ADD REPLYlink written 4.5 years ago by RamRS21k
0
gravatar for RamRS
4.5 years ago by
RamRS21k
Houston, TX
RamRS21k wrote:

As Devon Ryan said, use BioPython or BioPerl.

Workflow:

For each sequence in input file,

a. Pick up the header

b. Query the URL with the accession num from the header and add GI to create new header string.

c. Write out above created  header string

d. Write out sequence

 

ADD COMMENTlink written 4.5 years ago by RamRS21k

redacted redacted redacted

ADD REPLYlink modified 12 months ago • written 4.5 years ago by anon10

BASH makes this task quite complicated. You'd have to curl the URL and set a variable to hold the result then awk or sed to replace the old header with a newly crafted header.

BioPerl is quite straightforward, and so is BioPython. You might wanna learn them, as you're gonna absolutely need them at some point soon. Is it just Perl you're unfamiliar with, or are you new to programming?

ADD REPLYlink written 4.5 years ago by RamRS21k

redacted redacted redacted

ADD REPLYlink modified 12 months ago • written 4.5 years ago by anon10

If you're not new to programming, then you're just familiarizing yourself with syntax. Implementation logic should come naturally to you. And no time spent on Python or Perl is wasted. These languages are the natural next step from BASH.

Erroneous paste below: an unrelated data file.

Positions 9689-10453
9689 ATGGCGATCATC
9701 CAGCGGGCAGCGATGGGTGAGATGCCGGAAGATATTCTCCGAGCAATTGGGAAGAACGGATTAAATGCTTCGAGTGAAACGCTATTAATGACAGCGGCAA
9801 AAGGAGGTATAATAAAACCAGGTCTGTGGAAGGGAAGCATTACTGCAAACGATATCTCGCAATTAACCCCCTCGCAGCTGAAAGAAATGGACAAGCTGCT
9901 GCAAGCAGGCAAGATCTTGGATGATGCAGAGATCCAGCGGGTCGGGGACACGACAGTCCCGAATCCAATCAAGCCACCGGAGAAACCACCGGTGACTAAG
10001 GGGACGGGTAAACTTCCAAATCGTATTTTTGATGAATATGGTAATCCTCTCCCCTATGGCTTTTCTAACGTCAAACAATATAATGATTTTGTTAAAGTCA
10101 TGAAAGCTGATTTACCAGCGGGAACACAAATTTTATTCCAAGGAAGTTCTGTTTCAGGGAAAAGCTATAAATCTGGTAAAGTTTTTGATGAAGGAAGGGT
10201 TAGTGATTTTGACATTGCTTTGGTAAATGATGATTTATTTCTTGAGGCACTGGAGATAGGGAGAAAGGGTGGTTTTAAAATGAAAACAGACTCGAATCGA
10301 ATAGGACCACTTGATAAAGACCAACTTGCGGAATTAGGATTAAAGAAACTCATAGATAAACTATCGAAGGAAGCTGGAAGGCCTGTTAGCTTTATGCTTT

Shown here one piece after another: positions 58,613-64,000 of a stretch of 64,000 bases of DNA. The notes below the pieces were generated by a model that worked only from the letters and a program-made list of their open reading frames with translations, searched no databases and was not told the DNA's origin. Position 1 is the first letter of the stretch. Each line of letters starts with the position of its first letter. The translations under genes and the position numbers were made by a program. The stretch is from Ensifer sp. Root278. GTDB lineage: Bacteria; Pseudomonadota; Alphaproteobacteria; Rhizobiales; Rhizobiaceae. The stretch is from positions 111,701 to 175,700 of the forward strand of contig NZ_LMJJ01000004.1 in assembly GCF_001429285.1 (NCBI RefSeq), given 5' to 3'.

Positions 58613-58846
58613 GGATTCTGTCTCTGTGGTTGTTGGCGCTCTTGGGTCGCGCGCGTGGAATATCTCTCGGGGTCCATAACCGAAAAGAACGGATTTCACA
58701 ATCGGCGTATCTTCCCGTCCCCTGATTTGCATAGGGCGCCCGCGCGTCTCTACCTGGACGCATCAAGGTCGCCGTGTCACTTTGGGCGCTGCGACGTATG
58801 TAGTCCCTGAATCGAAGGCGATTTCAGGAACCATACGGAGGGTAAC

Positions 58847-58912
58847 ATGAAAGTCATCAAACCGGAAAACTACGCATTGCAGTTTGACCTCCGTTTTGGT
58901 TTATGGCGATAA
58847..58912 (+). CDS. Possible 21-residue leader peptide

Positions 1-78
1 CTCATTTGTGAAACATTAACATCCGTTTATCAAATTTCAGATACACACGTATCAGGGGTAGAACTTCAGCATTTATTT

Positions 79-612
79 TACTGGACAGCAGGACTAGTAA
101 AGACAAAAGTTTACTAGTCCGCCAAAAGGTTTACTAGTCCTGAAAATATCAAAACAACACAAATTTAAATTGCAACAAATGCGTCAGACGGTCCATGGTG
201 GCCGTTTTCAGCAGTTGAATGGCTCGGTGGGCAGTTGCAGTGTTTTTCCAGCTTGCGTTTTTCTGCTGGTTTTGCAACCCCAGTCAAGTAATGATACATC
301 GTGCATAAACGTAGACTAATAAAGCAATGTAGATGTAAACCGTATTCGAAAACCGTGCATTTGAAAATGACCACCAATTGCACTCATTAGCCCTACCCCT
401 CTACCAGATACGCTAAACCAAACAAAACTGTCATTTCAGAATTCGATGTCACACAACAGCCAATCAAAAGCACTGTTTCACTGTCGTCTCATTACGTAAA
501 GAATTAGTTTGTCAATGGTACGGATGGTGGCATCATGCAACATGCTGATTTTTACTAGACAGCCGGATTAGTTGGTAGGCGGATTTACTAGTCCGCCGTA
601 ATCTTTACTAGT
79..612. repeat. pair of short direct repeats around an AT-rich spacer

ADD REPLYlink written 4.5 years ago by RamRS21k
1

redacted redacted redacted

ADD REPLYlink modified 12 months ago • written 4.5 years ago by anon10
0
gravatar for onuralp
4.5 years ago by
onuralp180
Turkey
onuralp180 wrote:

As mentioned, there are easier ways to do this using Bioperl / Biopython - take a look at them, it is definitely worth your time. 

Using bash alone, this should work in principle (i.e., not tested): 

#!/bin/sh

FASTA=~/test/sequences.fa # original file containing sequences or accession ids

ACCESSION=$(grep -o -E "^>\w+" $FASTA | tr -d ">") # extract accession id

echo "accession is $ACCESSION" # for visual inspection (optional)

curl http://eutils.ncbi.nlm.nih.gov/entrez/eutils/efetch.fcgi?db=nucleotide&id=$ACCESSION&rettype=fasta > ~/test/$ACCESSION.fasta

 

ADD COMMENTlink modified 4.5 years ago • written 4.5 years ago by onuralp180

redacted redacted redacted

ADD REPLYlink modified 12 months ago • written 4.5 years ago by anon10
1

Absolutely - efficiency is precisely the reason why we have referred you to other tools that are more adequate for tasks like sequence manipulation. :) In any case, Jonathan's answer must be what you're looking for. 

ADD REPLYlink modified 4.5 years ago • written 4.5 years ago by onuralp180